The important role played by working-class dancers in the making of American modern dance has recently gained recognition with the publication of Ellen Graff’s Stepping Left: Dance and Politics in New York City, 1928-1942 (1997) and Mark Franko’s Dancing Modernism/Performing Politics (1995). Both writers have persuasively shown that a large number of dancers with left-wing leanings existed in the late 1920s and 1930s, and that these dancers challenged the dominant discourse promulgated by Martin (which emphasized the abstract, personal nature of modern dance) by linking dance to social and political causes.
Graff also notes the fact that “the single most important distinction between choreographers allied with bourgeois dance and those allied with workers’ dance” was the Eastern European Jewish origin of dancers on the left.
It was the daughters of poor Jewish immigrants who led the challenge; and in their attempt to make a place for themselves in America they used working-class ties to bridge racial, religious, and gender differences and fought to enlarge the definition of modern dance to make room for themselves and others (especially African Americans) who similarly lacked a place in standard American mythology.
Significantly, many of these women simultaneously formed the backbone of the early schools and companies of Graham, Humphrey/Weidman, and Holm, illustrating the way in which Jews shifted back and forth between the roles of insider and outsider in the dance world.
An Educated Audience
The middle-class and affluent Jews, who made up the main membership of the Y (as staff, students, and audience members), were equally important in shaping the evolution of dance throughout the period owing to their patronage of the form. Often less stridently political and more directly engaged in a process of smooth integration into existing American life than were their working-class brethren, these Jews were nonetheless committed to nondiscriminatory practices and to making contemporary dance as inclusive as possible.
Kolodney’s programming vision, for instance, made the Y for many years the main stage for African Americans to present their work, from Katherine Dunham in the late 1930s to the historical debut performances by Alvin Ailey in the late 1950s. This aspect of the Y’s history has gained increasing visibility, largely through recent attempts to document African American contributions to American dance, such as John O. Perpener III’s “Seminal Years of Black Concert Dance” (1992) and Jennifer Dunning’s biography, Alvin Ailey: A Life in Dance (1996).
Moreover, Jewish patronage at the Y played a central role in developing an educated audience for modern dance in New York that helped the genre evolve. The extensive program of classes and lectures, such as the critic Walter Terry’s Dance Lab, which ran from 1947 to 1963, resulted in the creation of a highly informed Jewish public that was well versed in a broad range of movement styles.
A large number of patrons of the Y repeatedly showed up at the Sunday afternoon recitals until they became articulate in interpreting and assessing work by radically different artists. As a reviewer of one Y dance recital in 1941 observed, “It was an audience equipped with the necessary knowledge of technique, familiar with the interpretive method, and thus able to analyze and discuss the performance intelligibly and intelligently.”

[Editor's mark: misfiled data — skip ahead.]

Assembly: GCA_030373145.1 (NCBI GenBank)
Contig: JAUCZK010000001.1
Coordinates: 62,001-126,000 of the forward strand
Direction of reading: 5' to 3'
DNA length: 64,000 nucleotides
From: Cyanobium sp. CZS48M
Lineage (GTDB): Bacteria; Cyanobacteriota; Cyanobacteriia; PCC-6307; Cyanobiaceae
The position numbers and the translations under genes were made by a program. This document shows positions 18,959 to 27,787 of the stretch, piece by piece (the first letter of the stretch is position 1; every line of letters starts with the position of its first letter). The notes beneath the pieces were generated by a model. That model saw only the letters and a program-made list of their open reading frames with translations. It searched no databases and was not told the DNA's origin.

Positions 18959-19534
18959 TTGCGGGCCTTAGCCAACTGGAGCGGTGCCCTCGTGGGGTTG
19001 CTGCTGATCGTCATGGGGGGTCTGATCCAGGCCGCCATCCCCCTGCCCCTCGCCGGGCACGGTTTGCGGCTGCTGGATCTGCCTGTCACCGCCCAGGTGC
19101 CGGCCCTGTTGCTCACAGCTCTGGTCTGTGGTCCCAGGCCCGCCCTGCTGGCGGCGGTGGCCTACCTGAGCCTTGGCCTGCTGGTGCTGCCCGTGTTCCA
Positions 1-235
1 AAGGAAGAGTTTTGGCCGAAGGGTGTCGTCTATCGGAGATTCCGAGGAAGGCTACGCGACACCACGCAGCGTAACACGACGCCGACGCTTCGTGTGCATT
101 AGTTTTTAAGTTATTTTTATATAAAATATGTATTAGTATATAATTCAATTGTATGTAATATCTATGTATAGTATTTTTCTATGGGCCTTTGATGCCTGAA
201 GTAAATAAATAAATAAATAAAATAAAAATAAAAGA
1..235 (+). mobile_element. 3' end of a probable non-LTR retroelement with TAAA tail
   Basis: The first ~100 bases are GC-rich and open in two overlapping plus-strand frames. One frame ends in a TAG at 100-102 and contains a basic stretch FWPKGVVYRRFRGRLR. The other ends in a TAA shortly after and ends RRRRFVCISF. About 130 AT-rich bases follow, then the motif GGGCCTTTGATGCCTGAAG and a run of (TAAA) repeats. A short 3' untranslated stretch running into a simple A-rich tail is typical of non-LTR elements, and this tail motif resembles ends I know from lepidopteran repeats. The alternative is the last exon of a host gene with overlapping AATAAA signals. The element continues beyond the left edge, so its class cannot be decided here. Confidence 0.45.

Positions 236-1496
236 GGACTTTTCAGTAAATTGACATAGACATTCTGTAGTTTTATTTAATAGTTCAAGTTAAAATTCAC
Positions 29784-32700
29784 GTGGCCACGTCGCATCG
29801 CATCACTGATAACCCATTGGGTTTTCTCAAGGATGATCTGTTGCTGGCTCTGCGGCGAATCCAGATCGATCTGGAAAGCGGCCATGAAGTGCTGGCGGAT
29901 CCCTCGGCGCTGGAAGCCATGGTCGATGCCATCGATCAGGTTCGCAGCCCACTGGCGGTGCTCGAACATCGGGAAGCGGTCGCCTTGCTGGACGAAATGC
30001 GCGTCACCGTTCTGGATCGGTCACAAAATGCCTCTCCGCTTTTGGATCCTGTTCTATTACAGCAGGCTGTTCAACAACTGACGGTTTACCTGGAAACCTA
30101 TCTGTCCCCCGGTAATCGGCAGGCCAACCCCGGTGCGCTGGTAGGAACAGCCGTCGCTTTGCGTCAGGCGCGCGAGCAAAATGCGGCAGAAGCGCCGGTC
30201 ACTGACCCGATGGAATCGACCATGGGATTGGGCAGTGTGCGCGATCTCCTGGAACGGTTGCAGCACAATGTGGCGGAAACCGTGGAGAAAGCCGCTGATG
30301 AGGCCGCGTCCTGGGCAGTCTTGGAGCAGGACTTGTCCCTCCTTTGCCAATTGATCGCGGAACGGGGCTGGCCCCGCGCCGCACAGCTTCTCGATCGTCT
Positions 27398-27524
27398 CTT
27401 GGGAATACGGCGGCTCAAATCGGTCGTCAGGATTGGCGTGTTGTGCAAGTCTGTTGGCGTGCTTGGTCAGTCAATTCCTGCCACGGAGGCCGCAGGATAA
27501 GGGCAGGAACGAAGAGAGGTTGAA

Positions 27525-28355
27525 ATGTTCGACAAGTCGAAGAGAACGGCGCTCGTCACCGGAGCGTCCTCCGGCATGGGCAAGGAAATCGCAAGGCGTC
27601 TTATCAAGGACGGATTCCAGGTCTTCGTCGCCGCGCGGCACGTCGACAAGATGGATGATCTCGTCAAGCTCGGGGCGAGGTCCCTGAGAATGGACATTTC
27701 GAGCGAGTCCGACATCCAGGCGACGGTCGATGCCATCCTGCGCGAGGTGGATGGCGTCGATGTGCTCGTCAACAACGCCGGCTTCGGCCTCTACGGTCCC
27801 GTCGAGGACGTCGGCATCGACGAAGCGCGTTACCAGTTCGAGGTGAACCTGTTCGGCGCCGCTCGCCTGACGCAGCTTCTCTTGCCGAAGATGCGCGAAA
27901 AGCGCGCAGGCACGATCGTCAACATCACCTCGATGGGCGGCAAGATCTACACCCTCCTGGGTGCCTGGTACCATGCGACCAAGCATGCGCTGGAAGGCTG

Some of these individuals became lifelong supporters of dance, sending their children to take classes in the future. Others were stimulated to become performers themselves, adding to a growing number of Jewish artists and intellectuals working in the city.
Modernism and Postmodernism
Between the audiences and dancers, policies and presentments, studying the history of dance at the Y in many ways allows us to rethink our conception of both the modern and the subsequent era of postmodern dance, which began in the 1960s and has continued through the 1990s.
While standard histories of American dance see a radical divide between the two movements, with postmodern dance bursting onto the scene with the work of the Judson Dance Theater in the early 1960s, it may be that there is a greater connection than previously thought.
Today, one of the most visible dimensions of postmodern culture is the movement toward multiculturalism, which challenges the priority of a monolithic identity in American history, highlighting racial as well as ethnic diversity and claiming public resources on behalf of these groups. The Y’s long patronage of Jewish, African American, and out-of-town dancers, among others, foreshadowed many of the current effects and questions of multiculturalism in the postmodern dance world in terms of both policy and style.
The choreography of young, lesser-known artists of all kinds appearing at the Y was often innovative, involving a combining of different movement traditions. Analyzing their legacy can help us to better understand current choreographers’ fascination with stylistic fusion as well as lead to a greater awareness of the continuity of the democratic tradition in American dance.
Reprinted with permission from Converging Movements: Modern Dance and Jewish Culture at the 92nd Street Y (Wesleyan University Press).
Pronounced: shTETTull, Origin: Yiddish, a small town or village with a large Jewish population existing in Eastern or Central Europe in the 19th and early-to-mid 20th century.